Details

Country:

Language:

Release Date:

15 September 1934 (USA)  »

Also Known As:

Catherine the Great  »

Box Office

Budget:

$900,000 (estimated)
 »

Company Credits

Production Co:

 »
Show detailed on  »

Technical Specs

Runtime:

Sound Mix:

(Western Electric Noiseless Recording)

Aspect Ratio:

1.37 : 1
See  »
Edit

Did You Know?

Trivia

Sam Jaffe's film debut. See more »

Goofs

After Catherine stamps with her foot on the gold locket containing the portrait of Count Alexei, smashing it, she then flings it out of the window. The camera follows it as it falls slowly, glistening in the moonlight, through the branches of the tree outside her window, but it is completely undamaged. See more »

Quotes

Grand Duke Peter: I want to play with my toys!
See more »


Soundtracks

1812 Overture in E Flat, Op.49
(1880)
Written by Pyotr Ilyich Tchaikovsky
Excerpts incorporated into the score often
See more »

Frequently Asked Questions

This FAQ is empty. Add the first question.

User Reviews

Garishly Ornate, Complex Vision of Surreal Decadence!

Two gnarled statues of grotesque beasts make love in the garden, a perverse cuckoo clock exposes female bodily organs, a skeletal figure shot through with arrows twists its face in a silent wail towards heaven. This is the decor of "The Scarlet Empress," furnishings which speak more of the film's themes and ideas than the plot could ever be allowed to. The actors remain intentionally wooden; it's as if the world around them was an expression of their suppressed emotions. Shame takes the guise of chairs, but chairs in the shape of gargantuan, deformed old men hiding their stricken faces in hideous fingers. Masochism is occasionally a clock, lust a decorative food display, but all perverse, leering. And death... Everywhere is a ghastly preoccupation with death, icons proudly display decapitation, skeletons stretch themselves over boiling cauldrons, while ghastly statues of tortured corpses lurk in every shadowy corner. Together this creates a world of painful decadence, a disgusting, yet fascinating dreamscape of visual pleasure.

All this takes form and depth, is sculpted by director Sternberg's haunting lighting. It is "his" light, he lords over it, and with it anything is possible. He can make a face beautiful or ugly, innocent or evil. He can accentuate a certain side of a person's nature, or how a specific set piece relates to it, all with the proper illumination.

If his lighting is astounding, equally so is Sternberg's use of the visual motifs in his mise en scene (bells, veils, figures, specific set pieces, etc...) to transport the viewer back and forth through the film. For instance, the binding of Catherine and Peter's hands at their marriage is later echoed by an unquestionably similar knot Catherine ties in a napkin she is fondling, and then tosses onto the table of she and Peter's last meal together. The initiation of their marriage and the initiation of its end are in this way linked, and the audience is forced to take into account the changes in both their characters. Not only does the rhythm of these motifs remain figurative. The movement of the film takes on a distinct rhythm as well. A swinging motif is evident throughout, the bells, the incense burners, Catherine's swing, the hoopskirts, a baby's basket, and so on. In this the film takes the feel of a frenzied, but excellently choreographed dance.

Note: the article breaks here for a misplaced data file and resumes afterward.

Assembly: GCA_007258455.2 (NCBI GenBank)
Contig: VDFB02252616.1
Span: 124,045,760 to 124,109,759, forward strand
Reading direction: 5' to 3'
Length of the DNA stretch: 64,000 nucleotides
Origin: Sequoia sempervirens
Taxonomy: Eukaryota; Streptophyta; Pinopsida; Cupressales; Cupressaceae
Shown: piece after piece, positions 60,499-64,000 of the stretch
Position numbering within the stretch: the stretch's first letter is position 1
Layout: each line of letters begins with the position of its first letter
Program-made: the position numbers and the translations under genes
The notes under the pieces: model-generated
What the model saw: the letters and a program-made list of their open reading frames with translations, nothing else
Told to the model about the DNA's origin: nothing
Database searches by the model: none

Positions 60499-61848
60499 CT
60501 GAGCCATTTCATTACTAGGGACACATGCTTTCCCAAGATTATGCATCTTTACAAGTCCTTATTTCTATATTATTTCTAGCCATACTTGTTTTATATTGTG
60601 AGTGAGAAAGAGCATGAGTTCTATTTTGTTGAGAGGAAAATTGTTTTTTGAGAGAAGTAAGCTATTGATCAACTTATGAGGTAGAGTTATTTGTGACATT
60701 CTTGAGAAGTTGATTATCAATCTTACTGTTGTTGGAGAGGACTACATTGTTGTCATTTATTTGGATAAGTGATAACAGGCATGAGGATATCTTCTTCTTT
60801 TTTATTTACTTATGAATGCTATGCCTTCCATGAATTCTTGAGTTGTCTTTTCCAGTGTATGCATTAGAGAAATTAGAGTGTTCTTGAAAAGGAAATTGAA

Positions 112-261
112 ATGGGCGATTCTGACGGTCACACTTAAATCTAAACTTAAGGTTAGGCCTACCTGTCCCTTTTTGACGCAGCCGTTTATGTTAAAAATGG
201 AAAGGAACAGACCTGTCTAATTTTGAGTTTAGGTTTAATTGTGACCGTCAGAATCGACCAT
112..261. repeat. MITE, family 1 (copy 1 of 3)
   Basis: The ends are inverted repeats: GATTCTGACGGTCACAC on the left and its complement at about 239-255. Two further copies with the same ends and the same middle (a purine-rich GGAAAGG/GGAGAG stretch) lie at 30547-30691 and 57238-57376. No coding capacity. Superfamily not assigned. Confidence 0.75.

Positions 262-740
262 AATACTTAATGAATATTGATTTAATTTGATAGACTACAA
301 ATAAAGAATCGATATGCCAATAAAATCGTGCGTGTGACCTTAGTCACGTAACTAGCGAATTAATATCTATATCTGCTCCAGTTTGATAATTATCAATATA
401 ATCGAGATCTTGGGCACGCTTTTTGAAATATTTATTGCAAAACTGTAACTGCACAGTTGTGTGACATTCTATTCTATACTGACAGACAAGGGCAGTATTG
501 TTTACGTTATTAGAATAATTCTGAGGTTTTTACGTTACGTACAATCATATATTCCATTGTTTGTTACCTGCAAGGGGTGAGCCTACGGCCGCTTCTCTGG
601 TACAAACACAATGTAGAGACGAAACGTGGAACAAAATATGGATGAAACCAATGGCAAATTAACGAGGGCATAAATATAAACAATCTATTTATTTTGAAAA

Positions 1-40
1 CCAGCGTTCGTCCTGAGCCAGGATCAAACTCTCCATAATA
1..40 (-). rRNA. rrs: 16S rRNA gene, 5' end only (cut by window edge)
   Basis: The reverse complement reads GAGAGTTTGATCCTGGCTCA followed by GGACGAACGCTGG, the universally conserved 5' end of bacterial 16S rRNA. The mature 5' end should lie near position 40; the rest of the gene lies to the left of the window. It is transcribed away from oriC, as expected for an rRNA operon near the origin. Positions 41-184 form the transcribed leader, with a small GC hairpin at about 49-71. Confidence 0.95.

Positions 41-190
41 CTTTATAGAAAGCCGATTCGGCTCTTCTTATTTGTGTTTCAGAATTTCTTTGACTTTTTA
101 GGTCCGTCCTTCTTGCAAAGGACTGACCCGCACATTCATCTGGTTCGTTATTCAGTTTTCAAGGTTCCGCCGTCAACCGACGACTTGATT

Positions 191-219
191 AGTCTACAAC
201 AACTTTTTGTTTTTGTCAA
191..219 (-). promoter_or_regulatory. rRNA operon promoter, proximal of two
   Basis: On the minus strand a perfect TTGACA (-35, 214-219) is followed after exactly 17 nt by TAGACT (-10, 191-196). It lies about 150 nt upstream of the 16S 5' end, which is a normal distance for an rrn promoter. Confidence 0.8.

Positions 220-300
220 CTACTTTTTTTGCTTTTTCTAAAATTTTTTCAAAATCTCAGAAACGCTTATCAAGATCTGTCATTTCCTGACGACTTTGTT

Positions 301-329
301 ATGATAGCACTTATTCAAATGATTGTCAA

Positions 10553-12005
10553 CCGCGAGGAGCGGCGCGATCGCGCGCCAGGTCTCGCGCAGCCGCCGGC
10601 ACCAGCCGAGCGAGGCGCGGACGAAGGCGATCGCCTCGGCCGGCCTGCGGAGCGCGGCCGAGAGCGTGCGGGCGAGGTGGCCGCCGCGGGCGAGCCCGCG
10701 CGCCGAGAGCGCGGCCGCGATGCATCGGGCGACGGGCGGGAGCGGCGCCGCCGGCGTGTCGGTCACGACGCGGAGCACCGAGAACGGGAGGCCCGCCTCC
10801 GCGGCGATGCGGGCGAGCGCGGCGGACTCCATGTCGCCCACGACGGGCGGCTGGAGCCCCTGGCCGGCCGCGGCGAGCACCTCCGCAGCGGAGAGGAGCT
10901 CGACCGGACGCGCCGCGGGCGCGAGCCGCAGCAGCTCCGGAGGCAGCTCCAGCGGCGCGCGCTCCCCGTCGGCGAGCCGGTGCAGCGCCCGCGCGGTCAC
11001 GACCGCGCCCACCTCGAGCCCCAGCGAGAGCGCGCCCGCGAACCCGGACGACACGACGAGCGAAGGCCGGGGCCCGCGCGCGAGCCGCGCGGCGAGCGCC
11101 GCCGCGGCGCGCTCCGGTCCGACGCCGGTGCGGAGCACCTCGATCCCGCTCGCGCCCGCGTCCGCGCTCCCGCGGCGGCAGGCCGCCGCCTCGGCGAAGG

But in all this there is one thing more noteworthy. Marlene Dietrich radiates! Quite possibly the most beautiful woman who ever lived, she begins innocent and virginal (seemingly intentionally melodramatically), standing out in a world of amorality. She is both the happiest and saddest point of the film. Her wedding to the vulgar Peter in an immense, yet claustrophobic cathedral is the most emotional part of the film. As it is filmed entirely in a series of close-ups of individuals, and long shots that blur their faces, there is no discernible eye connection between any of the characters. She is completely alone. As a voyeuristic camera cuts closer and closer to her trembling, veiled face, we suddenly feel the need to turn away. We know now that this last thread of decency is about to be crippled. Soon enough her innocence begins to fade before her sexuality, and the surroundings that once nearly suppressed her, she lords over, a queen of immorality.

"The Scarlet Empress" expresses the essence of film, and why it succeeds as an art form. It creates the possibility of a world almost wholly artificial, divorced from anything that ever was. It retains only fragmentary reproductions of something that existed in a pre-filmed state, combining and distorting them to effect something 90% fake. What's more that seems all it is interested in. No other artistic medium (aside from painting) is viewed worthy of its visuals, and all theatrical, literary, or other requirements are given little attention. They are flippantly thrown in only to please a narrow minded audience, and occasionally (but very, very rarely) to accentuate the films themes. Yet painting, ah yes, painting. That was a medium worthy of a brilliant visionary like Sternberg, and one he transferred to the screen with gusto. "The Scarlet Empress" is to Dali in its obsession with the bizarre, da Vinci in its detail, Picasso in its complexity of associations, but entirely Sternberg in its conception.


36 of 41 people found this review helpful.  Was this review helpful to you?

Message Boards

Recent Posts
Anyone know about the art director for this movie? nettwench
Here's a nice topic for you: The infamous dinner table mothboy88
Origin of Dietrich worship Dr_Keating
Isn't this movie relatively famous? mothboy88
rare TV showing James-Morrell
Best DVD transfer brendangcarroll
Discuss The Scarlet Empress (1934) on the IMDb message boards »

Contribute to This Page

Create a character page for:
?